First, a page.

Joseph Cook Australian politician

Sir Joseph Cook, was an Australian politician who served as the sixth Prime Minister of Australia, in office from 1913 to 1914. He was the leader of the Commonwealth Liberal Party from 1913 to 1917, after earlier serving as the leader of the Anti-Socialist Party from 1908 to 1909.

Frank Tudor Australian politician and leader of the Labor Party

Francis Gwynne Tudor was an Australian politician who served as the leader of the Australian Labor Party from 1916 until his death. He had previously been a government minister under Andrew Fisher and Billy Hughes.

Frank Wilson (politician)

Frank Wilson, was the ninth Premier of Western Australia, serving on two separate occasions – from 1910 to 1911 and then again from 1916 to 1917.

John Scaddan

John Scaddan, CMG, popularly known as "Happy Jack", was Premier of Western Australia from 7 October 1911 until 27 July 1916.

The Electoral district of Brown Hill-Ivanhoe was a Legislative Assembly electorate in the state of Western Australia. It covered part of the Goldfields city of Boulder, near Kalgoorlie, and neighbouring mining areas. It was created at the 1911 redistribution out of the former seats of Brown Hill and Ivanhoe, and was first contested at the 1911 election. It was abolished in the 1948 redistribution, with its area split between the neighbouring electorates of Boulder and Hannans, taking effect from the 1950 election. The seat was a very safe one for the Labor Party.

William Holman

William Arthur Holman was an Australian politician who served as Premier of New South Wales from 1913 to 1920. He came to office as the leader of the Labor Party, but was expelled from the party in the split of 1916. He subsequently became the inaugural leader of the NSW branch of the Nationalist Party.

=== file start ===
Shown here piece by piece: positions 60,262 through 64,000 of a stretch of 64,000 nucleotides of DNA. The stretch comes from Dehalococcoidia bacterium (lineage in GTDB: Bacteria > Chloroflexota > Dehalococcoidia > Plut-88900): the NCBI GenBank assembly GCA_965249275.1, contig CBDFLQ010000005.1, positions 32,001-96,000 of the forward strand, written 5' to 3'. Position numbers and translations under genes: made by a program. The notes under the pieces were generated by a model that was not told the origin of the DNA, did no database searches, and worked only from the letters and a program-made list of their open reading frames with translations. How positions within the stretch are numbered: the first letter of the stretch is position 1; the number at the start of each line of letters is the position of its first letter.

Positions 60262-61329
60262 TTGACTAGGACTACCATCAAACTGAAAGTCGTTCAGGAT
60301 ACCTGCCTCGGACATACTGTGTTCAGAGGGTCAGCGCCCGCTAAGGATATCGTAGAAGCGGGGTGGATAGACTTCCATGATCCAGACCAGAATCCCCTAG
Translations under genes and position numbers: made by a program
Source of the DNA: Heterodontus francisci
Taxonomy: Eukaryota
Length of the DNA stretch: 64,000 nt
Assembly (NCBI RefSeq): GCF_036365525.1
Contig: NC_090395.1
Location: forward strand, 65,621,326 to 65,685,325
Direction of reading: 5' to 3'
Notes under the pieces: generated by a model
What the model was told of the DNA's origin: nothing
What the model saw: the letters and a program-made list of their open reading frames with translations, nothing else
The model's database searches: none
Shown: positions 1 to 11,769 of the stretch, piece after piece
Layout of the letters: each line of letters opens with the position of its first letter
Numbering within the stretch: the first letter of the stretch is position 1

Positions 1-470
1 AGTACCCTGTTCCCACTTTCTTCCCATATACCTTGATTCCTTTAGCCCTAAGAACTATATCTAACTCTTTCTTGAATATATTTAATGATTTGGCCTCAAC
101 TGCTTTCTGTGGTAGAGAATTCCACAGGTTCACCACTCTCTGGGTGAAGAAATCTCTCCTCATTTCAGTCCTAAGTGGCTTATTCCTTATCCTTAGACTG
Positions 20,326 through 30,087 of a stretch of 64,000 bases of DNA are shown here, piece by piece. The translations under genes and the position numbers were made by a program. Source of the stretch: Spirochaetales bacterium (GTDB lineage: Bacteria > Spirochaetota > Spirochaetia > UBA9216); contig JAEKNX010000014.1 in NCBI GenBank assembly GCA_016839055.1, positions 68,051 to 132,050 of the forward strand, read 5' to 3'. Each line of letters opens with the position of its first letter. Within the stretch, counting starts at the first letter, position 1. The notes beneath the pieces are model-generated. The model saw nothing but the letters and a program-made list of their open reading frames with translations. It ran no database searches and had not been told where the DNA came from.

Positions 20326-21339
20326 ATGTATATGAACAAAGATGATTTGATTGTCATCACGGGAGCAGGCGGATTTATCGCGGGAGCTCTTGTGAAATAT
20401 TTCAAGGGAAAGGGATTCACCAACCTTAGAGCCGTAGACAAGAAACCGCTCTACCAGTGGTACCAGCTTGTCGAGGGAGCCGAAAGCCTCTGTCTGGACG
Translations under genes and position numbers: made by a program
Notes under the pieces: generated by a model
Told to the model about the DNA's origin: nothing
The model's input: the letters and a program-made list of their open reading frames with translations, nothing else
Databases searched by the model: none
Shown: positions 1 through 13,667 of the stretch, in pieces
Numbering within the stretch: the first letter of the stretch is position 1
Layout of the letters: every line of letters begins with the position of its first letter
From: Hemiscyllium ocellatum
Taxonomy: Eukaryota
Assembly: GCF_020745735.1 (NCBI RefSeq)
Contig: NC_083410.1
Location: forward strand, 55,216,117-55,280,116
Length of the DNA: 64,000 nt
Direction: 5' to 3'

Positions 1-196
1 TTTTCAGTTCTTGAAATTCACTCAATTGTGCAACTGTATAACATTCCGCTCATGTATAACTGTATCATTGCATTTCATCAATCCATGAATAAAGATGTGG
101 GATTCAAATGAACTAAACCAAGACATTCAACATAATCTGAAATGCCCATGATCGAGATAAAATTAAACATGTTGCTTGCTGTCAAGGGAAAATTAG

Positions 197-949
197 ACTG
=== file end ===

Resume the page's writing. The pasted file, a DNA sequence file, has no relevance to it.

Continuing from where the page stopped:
Edward Heitmann Australian politician

Edward Ernest Heitmann, was an Australian politician and member of the Western Australian Legislative Assembly from 1904 to 1917, then a member of the Australian House of Representatives until 1919.

Philip Collier

Philip Collier was an Australian politician who served as the 14th Premier of Western Australia from 1924 to 1930 and from 1933 to 1936. He was leader of the Labor Party from 1917 to 1936, and is Western Australia's longest-serving premier from that party.

1919 Australian federal election

The 1919 Australian federal election was held on 13 December 1919 to elect members to the Parliament of Australia. All 75 seats in the House of Representatives and 19 of the 36 seats in the Senate were up for election. The incumbent Nationalist Party government won re-election, with Prime Minister Billy Hughes continuing in office.